Pulmonary arterial hypertension (PAH) was reported in patients treated with Kyprolis. Evaluate with cardiac imaging and/or other tests as indicated. Withhold Kyprolis for PAH until resolved or returned to baseline and consider whether to restart Kyprolis based on a benefit/risk assessment.
Dyspnea was reported in patients treated with Kyprolis. Evaluate dyspnea to exclude cardiopulmonary conditions including cardiac failure and pulmonary syndromes. Stop Kyprolis for Grade 3 or 4 dyspnea until resolved or returned to baseline. Consider whether to restart Kyprolis based on a benefit/risk assessment.
Hypertension, including hypertensive crisis and hypertensive emergency, has been observed with Kyprolis. Some of these events have been fatal. Monitor blood pressure regularly in all patients. If hypertension cannot be adequately controlled, withhold Kyprolis and evaluate. Consider whether to restart Kyprolis based on a benefit/risk assessment.
Venous thromboembolic events (including deep venous thrombosis and pulmonary embolism) have been observed with Kyprolis. Thromboprophylaxis is recommended and should be based on an assessment of the patient's underlying risks, treatment regimen, and clinical status.
Infusion reactions, including life-threatening reactions, have occurred in patients receiving Kyprolis. Symptoms include fever, chills, arthralgia, myalgia, facial flushing, facial edema, vomiting, weakness, shortness of breath, hypotension, syncope, chest tightness, or angina. These reactions can occur immediately following or up to 24 hours after administration of Kyprolis. Premedicate with dexamethasone to reduce the incidence and severity of infusion reactions. Inform patients of the risk and of symptoms of an infusion reaction and to contact a physician immediately if they occur.
Kyprolis causes thrombocytopenia with recovery to baseline platelet count usually by the start of the next cycle. Thrombocytopenia was reported in patients receiving Kyprolis. Monitor platelet counts frequently during treatment with Kyprolis. Reduce or withhold dose as appropriate.
Hepatic Toxicity and Hepatic Failure
Cases of hepatic failure, including fatal cases, have been reported during treatment with Kyprolis. Kyprolis can cause increased serum transaminases. Monitor liver enzymes regularly. Reduce or withhold dose as appropriate.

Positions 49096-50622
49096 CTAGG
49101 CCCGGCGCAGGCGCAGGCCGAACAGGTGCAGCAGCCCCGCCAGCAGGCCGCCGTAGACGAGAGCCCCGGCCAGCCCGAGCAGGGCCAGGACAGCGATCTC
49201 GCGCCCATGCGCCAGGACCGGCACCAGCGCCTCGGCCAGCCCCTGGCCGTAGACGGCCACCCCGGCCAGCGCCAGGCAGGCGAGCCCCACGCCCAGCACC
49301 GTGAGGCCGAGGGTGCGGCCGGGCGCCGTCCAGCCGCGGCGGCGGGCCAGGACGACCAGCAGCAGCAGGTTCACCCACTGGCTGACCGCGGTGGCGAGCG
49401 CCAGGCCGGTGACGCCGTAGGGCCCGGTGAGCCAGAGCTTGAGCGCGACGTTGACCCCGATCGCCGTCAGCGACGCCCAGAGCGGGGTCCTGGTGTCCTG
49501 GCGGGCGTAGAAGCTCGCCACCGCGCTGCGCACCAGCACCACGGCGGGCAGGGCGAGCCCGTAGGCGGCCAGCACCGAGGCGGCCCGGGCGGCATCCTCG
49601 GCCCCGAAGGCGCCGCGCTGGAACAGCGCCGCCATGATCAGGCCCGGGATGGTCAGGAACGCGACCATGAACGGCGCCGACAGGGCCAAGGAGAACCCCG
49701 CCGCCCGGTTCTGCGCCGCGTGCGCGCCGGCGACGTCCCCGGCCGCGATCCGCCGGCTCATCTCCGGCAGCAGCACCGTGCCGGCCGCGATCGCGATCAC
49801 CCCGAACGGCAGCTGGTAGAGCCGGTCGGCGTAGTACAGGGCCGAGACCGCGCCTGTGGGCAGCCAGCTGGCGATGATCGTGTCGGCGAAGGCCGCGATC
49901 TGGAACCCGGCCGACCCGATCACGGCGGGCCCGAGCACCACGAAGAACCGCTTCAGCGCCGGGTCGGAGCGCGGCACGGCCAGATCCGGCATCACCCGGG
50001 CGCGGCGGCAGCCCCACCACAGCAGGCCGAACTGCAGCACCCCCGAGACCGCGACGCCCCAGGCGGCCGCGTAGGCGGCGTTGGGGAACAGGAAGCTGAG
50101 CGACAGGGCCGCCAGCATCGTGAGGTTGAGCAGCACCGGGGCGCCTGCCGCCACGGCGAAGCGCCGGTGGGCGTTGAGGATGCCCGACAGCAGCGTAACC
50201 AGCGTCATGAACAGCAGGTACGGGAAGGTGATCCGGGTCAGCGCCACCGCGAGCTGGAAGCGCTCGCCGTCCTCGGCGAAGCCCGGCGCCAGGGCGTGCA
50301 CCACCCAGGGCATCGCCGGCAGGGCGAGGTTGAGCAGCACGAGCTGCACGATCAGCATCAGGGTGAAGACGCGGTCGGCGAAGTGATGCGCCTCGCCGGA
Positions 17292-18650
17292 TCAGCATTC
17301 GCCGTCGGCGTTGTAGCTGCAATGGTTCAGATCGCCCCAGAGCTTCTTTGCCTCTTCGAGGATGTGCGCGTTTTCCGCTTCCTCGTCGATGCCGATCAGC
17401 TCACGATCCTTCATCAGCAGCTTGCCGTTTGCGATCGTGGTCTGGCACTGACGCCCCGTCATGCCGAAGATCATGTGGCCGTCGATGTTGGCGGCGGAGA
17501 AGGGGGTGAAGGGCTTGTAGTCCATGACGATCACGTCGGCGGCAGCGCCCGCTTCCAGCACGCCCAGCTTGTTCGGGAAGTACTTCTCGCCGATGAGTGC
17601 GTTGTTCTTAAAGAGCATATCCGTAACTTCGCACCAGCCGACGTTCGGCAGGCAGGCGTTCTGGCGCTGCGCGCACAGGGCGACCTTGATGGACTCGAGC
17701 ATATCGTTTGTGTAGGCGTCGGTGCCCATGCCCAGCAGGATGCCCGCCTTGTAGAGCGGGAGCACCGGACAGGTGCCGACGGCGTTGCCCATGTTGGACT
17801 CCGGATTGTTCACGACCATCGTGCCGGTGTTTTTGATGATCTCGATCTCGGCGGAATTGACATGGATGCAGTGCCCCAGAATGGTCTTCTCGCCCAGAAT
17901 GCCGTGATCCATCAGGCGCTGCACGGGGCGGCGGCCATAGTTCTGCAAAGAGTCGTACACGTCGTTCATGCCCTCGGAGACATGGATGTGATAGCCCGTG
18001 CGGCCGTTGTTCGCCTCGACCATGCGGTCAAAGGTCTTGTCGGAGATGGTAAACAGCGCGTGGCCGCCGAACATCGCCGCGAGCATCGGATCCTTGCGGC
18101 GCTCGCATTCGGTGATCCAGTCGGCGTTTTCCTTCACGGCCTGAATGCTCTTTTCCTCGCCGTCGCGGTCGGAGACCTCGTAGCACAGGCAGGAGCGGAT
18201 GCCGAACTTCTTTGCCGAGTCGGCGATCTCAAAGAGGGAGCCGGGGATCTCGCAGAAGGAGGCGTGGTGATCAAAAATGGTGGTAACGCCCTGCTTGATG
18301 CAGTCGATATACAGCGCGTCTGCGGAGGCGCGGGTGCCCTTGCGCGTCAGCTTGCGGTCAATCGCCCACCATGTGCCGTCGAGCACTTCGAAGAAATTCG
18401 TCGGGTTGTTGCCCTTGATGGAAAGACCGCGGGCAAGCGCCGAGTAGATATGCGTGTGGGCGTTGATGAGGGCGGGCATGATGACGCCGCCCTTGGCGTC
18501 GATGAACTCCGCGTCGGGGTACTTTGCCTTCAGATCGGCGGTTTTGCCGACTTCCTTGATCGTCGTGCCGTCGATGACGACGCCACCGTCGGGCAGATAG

Thrombotic Thrombocytopenic Purpura /Hemolytic Uremic Syndrome (TTP/HUS)
Cases of TTP/HUS including fatal outcome have occurred in patients receiving Kyprolis. Monitor for signs and symptoms of TTP/HUS. Discontinue Kyprolis if diagnosis is suspected. If the diagnosis of TTP/HUS is excluded, Kyprolis may be restarted. The safety of reinitiating Kyprolis therapy in patients previously experiencing TTP/HUS is not known.
Posterior Reversible Encephalopathy Syndrome (PRES)
Cases of PRES have occurred in patients receiving Kyprolis. PRES was formerly known as Reversible Posterior Leukoencephalopathy Syndrome. Consider a neuro-radiological imaging (MRI) for onset of visual or neurological symptoms. Discontinue Kyprolis if PRES is suspected and evaluate. The safety of reinitiating Kyprolis therapy in patients previously experiencing PRES is not known.
Kyprolis can cause fetal harm when administered to a pregnant woman based on its mechanism of action and findings in animals.
Females of reproductive potential should be advised to avoid becoming pregnant while being treated with Kyprolis and the potential hazard to the fetus if Kyprolis is used during pregnancy.
The most common adverse events occurring in at least 20% of patients treated with Kyprolis in monotherapy trials: anemia, fatigue, thrombocytopenia, nausea, pyrexia, decreased platelets, dyspnea, diarrhea, decreased lymphocyte, headache, decreased hemoglobin, cough, edema peripheral.